Monday 5 January 2009
A 300-year-old journal of a British explorer who saved the real-life Robinson Crusoe and defeated pirates of the Caribbean has been discovered.
The extremely rare account chronicles a three-year round-the world voyage of the swashbuckling privateer Capt Woodes Rogers, who made a fortune pillaging from pirate ships and Spanish galleons.
It is thought only a hundred copies of his book, A Cruising Voyage around the World, were printed seven years after Rogers completed his odyssey. One was recently found in a loft in Bristol, where Rogers’ was based, and is expected to fetch £3,000 when it is auctioned on January 21st.
Robinson Crusoe is a novel by Daniel Defoe, first published in 1719 and sometimes regarded as the first novel in English. The book is a fictional autobiography of the title character, an English castaway who spends 28 years on a remote tropical island near Venezuela, encountering Native Americans, captives, and mutineers before being rescued. This device, presenting an account of supposedly factual events, is known as a “false document” and gives a realistic frame story.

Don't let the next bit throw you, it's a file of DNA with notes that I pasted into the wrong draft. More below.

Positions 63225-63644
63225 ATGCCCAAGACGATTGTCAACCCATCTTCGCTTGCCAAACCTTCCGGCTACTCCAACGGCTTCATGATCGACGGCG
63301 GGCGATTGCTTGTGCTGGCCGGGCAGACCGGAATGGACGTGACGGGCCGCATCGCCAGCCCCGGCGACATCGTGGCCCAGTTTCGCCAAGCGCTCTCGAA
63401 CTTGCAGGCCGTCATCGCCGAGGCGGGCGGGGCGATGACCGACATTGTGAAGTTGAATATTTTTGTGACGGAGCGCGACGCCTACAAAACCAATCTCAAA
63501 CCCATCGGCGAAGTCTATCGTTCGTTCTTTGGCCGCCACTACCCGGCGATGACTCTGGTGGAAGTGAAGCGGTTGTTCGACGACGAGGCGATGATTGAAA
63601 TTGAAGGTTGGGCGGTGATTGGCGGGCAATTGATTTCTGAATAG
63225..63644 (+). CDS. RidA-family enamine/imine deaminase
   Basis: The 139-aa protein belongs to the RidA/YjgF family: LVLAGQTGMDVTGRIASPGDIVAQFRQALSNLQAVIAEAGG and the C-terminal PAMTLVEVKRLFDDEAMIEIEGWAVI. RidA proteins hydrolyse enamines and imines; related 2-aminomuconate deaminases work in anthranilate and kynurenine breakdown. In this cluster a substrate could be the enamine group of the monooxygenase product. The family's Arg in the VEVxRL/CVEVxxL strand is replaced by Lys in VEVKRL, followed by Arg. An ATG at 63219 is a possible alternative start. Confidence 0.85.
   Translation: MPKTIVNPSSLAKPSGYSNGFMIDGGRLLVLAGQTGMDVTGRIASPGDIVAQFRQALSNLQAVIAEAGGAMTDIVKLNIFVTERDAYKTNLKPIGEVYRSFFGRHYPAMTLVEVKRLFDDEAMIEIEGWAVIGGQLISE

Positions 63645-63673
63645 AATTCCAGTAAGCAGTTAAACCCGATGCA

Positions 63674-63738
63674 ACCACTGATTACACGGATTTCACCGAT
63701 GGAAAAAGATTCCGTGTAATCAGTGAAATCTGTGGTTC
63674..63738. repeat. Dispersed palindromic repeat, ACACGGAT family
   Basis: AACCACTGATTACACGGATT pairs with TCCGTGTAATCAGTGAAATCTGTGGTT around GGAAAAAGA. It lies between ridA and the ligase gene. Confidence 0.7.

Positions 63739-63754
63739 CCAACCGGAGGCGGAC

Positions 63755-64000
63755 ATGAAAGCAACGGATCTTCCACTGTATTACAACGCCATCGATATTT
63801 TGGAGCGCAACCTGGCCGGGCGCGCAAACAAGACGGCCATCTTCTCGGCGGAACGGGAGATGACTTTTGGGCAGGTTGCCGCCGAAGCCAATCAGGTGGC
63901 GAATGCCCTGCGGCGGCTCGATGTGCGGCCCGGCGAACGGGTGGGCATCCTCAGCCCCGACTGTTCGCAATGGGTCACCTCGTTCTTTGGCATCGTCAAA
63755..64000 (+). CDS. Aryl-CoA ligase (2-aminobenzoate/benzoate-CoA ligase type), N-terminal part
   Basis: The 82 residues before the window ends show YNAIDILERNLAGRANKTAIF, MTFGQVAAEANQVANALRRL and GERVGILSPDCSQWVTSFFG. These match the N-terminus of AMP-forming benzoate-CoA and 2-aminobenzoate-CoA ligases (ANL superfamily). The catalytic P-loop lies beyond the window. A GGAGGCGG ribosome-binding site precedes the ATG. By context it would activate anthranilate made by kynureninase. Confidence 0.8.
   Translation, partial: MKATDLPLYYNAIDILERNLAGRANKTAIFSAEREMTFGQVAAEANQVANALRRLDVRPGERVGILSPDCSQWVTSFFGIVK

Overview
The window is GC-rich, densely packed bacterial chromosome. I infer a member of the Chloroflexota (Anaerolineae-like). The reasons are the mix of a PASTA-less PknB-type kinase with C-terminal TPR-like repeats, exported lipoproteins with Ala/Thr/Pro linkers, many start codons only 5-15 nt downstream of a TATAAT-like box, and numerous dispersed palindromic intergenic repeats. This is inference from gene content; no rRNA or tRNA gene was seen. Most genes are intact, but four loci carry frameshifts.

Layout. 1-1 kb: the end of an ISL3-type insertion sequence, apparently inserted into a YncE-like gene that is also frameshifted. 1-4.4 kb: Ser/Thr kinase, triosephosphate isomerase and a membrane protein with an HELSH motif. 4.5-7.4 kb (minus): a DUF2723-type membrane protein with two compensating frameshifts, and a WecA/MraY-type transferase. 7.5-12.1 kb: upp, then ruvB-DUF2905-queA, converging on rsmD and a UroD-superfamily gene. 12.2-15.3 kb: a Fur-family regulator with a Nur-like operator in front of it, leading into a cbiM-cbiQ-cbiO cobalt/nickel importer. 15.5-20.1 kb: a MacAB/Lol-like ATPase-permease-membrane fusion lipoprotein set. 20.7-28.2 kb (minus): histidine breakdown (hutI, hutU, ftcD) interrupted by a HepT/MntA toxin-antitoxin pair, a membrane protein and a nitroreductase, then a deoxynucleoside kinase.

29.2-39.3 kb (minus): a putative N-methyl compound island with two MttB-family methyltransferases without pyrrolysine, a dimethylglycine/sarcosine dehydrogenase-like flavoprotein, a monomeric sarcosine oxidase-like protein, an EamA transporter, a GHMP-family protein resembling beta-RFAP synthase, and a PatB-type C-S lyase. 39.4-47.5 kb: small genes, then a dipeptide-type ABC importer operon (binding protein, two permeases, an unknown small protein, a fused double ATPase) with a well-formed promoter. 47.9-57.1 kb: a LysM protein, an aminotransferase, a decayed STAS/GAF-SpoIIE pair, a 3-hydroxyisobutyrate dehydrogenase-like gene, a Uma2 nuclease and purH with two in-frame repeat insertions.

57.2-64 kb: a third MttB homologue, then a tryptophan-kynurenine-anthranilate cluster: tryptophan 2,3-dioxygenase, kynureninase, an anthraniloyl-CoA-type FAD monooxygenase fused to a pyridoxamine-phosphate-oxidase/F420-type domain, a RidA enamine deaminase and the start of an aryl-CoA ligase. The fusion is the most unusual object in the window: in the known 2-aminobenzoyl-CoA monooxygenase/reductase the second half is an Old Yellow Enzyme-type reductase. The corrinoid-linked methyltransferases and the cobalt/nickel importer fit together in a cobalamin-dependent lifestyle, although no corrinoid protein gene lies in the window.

There were many stories of real-life castaways in Defoe’s time. Defoe’s initial inspiration for Crusoe is usually thought to be a Scottish sailor named Alexander Selkirk, who was rescued in 1709 by Woodes Rogers’ expedition after four years on the uninhabited island of Más a Tierra in the Juan Fernández Islands off the Chilean coast. Rogers’ Cruising Voyage was published in 1712, with an account of Alexander Selkirk’s ordeal. However, Robinson Crusoe is far from a copy of Woodes Rogers’ account: Selkirk was marooned at his own request, while Crusoe was shipwrecked; the islands are different; Selkirk lived alone for the whole time, while Crusoe found companions; while Selkirk stayed on his island for four years, not twenty-eight. Furthermore, much of the appeal of Defoe’s novel is the detailed and captivating account of Crusoe’s thoughts, occupations and activities which goes far beyond that of Rogers’ basic descriptions of Selkirk, which account for only a few pages.